I’ll be turning 60 this week, so in honor of that auspicious milestone, the July 2020 edition of Lycoming Critic’s Corner will honor movies about growing old. (To those who claim 60 isn’t actually “old,” I reply: Ha! My body tells me otherwise.)
Since I also just finished writing a book on under-the-radar films (“The Best Movies You Never Saw,” due in August), I’m focusing on senior-citizen stories that are somewhat lesser known.
Here’s a dozen:
Surprisingly sweet early success from director Ron Howard—surprising because of its unlikely sci-fi storyline: A group of retirement-home residents suddenly grows spry and youthful after dipping into a nearby pool, which aliens filled with rejuvenating chemicals. Top-flight cast includes Hume Cronyn, Jessica Tandy, Jack Gilford, Gwen Verdon, Brian Dennehy, an Oscar-nominated Don Ameche and Wilford Brimley—who was only 49 at the time. PG-13; 117 min.
“The Grey Fox” (1982)
Richard Farnsworth was a long-time Hollywood stuntman whose acting career suddenly took off at age 60. “The Straight Story,” directed by David Lynch, is likely Farnsworth’s best-reviewed role; but I prefer this biopic about old-time bandit Bill Miner, who supposedly originated the phrase “Hands up!” Here, Miner is growing older but cannot leave his thieving life behind, having switched over to robbing trains. Long unavailable for in-home viewing, this wistful, beautifully filmed Canadian gem has recently been restored; it’s slated for DVD release in September. PG; 92 min.
“Harry and Tonto” (1974)
Having entertained an entire generation as Ed Norton on TV’s “The Honeymooners,” the great Art Carney plays an aging widower who, forced to vacate his Manhattan apartment, hits the road with his cat, dropping in on his three children and also connecting with a cross-cultural cast of kooky characters. Director Paul Mazursky (“An Unmarried Woman,” “Bob and Carol and Ted and Alice”) employs a strong supporting cast to capture his charming, quirky microcosm of the 1970s. Carney won the Best Actor Oscar for this role, which had been offered to Cary Grant, James Cagney and Laurence Olivier. R; 115 min.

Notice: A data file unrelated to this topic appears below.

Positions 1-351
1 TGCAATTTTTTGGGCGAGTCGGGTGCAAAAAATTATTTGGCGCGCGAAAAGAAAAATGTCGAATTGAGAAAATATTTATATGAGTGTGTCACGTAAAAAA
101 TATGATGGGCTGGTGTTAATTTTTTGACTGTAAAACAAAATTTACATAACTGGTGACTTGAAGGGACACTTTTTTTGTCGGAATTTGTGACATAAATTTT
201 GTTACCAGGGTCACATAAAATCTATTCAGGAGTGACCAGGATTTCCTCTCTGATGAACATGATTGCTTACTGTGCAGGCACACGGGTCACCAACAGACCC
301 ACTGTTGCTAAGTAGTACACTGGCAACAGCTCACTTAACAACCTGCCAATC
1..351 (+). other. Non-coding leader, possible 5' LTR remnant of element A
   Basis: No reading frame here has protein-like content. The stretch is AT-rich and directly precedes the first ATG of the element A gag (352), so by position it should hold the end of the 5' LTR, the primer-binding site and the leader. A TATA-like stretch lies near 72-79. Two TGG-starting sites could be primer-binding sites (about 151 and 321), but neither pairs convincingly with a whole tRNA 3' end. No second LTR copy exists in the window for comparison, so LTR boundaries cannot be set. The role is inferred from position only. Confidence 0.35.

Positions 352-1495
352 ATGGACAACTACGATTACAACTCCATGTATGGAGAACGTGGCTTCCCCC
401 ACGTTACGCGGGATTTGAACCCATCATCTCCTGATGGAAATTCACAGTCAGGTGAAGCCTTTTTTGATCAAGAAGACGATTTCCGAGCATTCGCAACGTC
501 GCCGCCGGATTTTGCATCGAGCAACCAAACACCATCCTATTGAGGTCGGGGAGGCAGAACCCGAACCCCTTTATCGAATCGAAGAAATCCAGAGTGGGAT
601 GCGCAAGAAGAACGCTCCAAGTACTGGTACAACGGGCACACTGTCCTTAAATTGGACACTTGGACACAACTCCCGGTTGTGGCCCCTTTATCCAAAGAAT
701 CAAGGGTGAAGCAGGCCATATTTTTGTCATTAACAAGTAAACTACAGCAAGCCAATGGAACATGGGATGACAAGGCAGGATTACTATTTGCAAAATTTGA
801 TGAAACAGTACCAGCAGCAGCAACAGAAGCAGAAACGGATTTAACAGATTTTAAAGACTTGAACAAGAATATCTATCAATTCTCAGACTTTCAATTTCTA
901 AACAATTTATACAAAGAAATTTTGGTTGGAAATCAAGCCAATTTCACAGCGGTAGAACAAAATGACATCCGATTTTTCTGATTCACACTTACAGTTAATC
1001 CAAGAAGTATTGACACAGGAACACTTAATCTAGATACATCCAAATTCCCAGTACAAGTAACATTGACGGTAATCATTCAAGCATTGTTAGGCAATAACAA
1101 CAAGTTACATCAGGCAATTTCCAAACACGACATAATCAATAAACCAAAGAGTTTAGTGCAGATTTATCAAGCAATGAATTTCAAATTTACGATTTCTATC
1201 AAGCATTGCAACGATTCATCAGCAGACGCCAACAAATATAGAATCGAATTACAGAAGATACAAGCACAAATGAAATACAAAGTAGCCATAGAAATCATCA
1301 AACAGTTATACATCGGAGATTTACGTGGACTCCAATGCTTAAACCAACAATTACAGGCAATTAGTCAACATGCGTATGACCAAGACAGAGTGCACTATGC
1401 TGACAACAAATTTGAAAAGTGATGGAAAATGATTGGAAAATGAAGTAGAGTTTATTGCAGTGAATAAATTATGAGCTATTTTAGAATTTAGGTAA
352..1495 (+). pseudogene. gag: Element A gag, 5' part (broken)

“Hello, My Name Is Doris” (2015)
Speaking of Oscars: Baby Boomers may be surprised to recall that Sally Field has two for Best Actress (“Norma Rae” and “Places in the Heart”). Never underestimate this little powerhouse, who burned up the screen as the First Lady in Spielberg’s “Lincoln” and wins almost everybody’s heart in this under-the-radar dramedy about an eccentric office-worker who falls for a man half her age. Co-starring Max Greenfield, Tyne Daly, an uncredited Peter Gallagher and Beth Behrs (of “Two Broke Girls”). R; 90 min.
“Last Chance Harvey” (2008)
More sensational acting carries this throbbing but effective melodrama about two late-in-life losers who meet and fall in love in London. Starring Emma Thompson and Dustin Hoffman; the latter, then 71, told interviewers the film had no sex scenes because its makers couldn’t afford the requisite special effects! PG-13; 93 min.
“Make Way for Tomorrow” (1937)
Along with the below-mentioned “Tokyo Story” (which was actually inspired by this film), “Make Way for Tomorrow” is surely the best feature ever made about growing old. Victor Moore and Beulah Bondi play an elderly couple who, no longer able to live in their home, separate to move in with two of their grown children. Film’s strength is its sympathy with both sides, showing the difficulties of age and isolation, along with the awkwardness of rearranging a family home around an elderly parent. Orson Welles famously claimed the film “would make a stone cry”—but I find it hopeful, especially when the couple revisits their honeymoon; and that final scene on the railway platform—whew! Movie buffs will recognize both Bondi and Thomas Mitchell, who worked together again in 1948’s “It’s a Wonderful Life.” Not rated; 91 min.
“On Golden Pond” (1981)